The League of Woman Voters of the Hamptons is organizing an event for high school junior and senior girls to explore public service as a career and to develop leadership and networking skills.
The event, which will take place in May, is labeled “running and winning,” and is designed to give approximately 60 young women from seven East End high schools an opportunity to interview women who hold public office.
Southampton Town Supervisor Linda Kabot and fellow female board members Sally Pope and Anna Throne-Holst have already confirmed their attendance, according to the League of Women Voter’s executive vice president and chair of the education committee, Judi Roth.
“I think it’s very exciting,” said Laura Nolan, mayor of North Haven on Tuesday. Nolan announced at this week’s village board meeting that she will be attending the event and added that she feels it will be a great experience for the high school girls.
The six to eight female students from each high school from Westhampton to East Hampton will be selected by their school principals to participate in the workshop.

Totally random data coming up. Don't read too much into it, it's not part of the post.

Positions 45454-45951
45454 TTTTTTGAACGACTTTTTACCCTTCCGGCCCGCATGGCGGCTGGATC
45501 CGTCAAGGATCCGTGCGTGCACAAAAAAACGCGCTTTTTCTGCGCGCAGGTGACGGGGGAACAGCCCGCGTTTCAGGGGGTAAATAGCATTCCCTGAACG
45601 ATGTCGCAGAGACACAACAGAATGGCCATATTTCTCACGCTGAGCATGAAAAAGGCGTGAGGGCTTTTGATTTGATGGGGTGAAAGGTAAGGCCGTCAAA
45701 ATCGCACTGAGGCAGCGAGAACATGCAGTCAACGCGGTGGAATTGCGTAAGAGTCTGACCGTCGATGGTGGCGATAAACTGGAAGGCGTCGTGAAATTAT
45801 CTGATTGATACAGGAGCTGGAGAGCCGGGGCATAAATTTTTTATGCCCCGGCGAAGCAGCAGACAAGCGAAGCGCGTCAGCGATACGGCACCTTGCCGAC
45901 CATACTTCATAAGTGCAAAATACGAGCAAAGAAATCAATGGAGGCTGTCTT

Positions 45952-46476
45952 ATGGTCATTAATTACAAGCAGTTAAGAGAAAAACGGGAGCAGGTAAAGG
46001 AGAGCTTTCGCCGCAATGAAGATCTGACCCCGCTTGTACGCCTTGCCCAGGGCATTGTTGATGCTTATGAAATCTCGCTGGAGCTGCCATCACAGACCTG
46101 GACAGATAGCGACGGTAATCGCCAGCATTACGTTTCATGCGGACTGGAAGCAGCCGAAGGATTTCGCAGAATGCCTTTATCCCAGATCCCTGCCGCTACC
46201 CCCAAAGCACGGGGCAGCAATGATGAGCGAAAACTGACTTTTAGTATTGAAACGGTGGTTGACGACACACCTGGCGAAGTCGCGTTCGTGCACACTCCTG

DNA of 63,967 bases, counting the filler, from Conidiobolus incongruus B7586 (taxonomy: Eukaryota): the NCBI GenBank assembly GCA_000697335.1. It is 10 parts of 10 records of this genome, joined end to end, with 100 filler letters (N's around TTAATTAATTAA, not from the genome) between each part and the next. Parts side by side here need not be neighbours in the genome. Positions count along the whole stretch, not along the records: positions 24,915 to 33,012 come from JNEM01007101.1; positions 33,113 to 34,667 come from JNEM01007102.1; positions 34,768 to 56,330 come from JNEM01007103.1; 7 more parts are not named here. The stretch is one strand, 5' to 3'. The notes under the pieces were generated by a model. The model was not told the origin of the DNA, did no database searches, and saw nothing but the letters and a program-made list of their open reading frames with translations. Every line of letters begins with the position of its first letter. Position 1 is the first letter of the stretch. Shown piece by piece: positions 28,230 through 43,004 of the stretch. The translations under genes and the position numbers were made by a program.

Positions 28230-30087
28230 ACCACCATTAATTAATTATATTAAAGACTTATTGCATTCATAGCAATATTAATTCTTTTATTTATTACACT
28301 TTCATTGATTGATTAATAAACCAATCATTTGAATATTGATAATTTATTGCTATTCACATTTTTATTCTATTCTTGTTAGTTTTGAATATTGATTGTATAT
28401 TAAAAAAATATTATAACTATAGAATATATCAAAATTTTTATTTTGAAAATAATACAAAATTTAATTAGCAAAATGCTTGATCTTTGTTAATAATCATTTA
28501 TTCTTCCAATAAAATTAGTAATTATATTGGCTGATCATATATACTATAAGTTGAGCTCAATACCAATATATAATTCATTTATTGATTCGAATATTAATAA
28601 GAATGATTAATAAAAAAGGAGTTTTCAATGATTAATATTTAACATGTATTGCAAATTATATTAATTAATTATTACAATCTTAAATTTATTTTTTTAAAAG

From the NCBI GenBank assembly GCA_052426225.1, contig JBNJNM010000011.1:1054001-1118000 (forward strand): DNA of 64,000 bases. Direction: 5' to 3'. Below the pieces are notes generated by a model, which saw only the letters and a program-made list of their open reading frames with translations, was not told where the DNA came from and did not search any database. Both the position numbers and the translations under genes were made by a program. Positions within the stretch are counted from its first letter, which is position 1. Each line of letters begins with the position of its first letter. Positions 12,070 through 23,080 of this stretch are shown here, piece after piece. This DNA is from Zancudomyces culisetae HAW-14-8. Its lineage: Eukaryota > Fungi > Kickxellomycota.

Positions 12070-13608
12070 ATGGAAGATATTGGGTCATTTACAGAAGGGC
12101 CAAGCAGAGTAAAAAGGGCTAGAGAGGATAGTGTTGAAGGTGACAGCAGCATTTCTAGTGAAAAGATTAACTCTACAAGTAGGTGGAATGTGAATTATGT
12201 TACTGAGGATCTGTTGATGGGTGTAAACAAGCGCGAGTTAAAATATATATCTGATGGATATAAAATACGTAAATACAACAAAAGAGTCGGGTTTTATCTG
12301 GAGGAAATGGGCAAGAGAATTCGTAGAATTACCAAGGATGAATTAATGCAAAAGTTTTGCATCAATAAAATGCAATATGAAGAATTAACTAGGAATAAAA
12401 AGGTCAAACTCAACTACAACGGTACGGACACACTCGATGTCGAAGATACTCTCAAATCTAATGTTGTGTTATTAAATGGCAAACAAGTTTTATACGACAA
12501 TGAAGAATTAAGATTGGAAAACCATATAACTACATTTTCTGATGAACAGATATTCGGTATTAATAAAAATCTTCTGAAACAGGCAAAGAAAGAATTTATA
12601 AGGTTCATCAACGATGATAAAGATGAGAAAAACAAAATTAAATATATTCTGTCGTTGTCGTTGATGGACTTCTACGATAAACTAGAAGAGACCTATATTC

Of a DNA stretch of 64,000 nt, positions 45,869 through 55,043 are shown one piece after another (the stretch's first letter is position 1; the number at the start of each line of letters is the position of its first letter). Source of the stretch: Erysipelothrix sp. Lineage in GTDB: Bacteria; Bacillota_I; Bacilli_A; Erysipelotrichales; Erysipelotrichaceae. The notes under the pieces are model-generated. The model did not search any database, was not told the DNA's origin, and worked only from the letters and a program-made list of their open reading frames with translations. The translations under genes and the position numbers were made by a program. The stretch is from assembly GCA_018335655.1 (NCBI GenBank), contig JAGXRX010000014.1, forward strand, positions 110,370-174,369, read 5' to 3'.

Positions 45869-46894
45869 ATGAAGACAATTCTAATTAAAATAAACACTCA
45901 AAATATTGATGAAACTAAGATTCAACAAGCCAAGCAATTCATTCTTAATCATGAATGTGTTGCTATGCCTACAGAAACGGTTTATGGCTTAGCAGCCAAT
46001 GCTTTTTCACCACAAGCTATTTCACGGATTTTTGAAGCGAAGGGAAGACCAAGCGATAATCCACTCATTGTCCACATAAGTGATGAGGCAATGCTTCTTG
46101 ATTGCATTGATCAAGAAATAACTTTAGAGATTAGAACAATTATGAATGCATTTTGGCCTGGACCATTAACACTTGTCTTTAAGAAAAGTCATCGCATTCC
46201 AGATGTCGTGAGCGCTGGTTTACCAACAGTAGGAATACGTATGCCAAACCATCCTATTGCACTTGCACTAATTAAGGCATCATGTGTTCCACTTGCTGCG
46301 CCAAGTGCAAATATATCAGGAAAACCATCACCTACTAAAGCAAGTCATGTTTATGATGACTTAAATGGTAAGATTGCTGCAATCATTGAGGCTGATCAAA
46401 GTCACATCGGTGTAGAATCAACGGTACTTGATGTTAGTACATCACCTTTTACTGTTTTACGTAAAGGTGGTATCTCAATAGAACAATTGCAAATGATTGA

The girls will meet on May 21 at the Southampton Cultural Center on Pond Lane in Southampton to interview some 30 female elected officials and will then be asked to design a slogan and write and deliver a meaningful campaign speech on an issue which the League of Woman Voters will suggest.
The room will be divided up into groups of four or five students who will interview each public figure. As the legislators move from table to table, the students will ask questions, which the league will provide. According to Roth, the students will find out what challenges and rewards come from running for office and how the women raised money for their campaigns. Roth said the students could also find out how running for office and working as an elected official has impacted their family life.
In a letter sent to Nolan, Carol Mellor, the league’s president, said “We are confident that meeting you and hearing your story will provide these young women with the motivation they need to consider a life of public service.”
The letter also noted that in this past election, 57 percent of women made up the voting population, yet they held “still less than 23 percent of all state legislative seats.”
Roth said she hopes that workshops like this one will help change that balance.
“We hope they [the students] will get an interest in civil participation, and gain enthusiasm of being part of the program,” Roth said.Â
“We have been very pleased by the participation by the schools, everyone is excited about participating,” she added.Â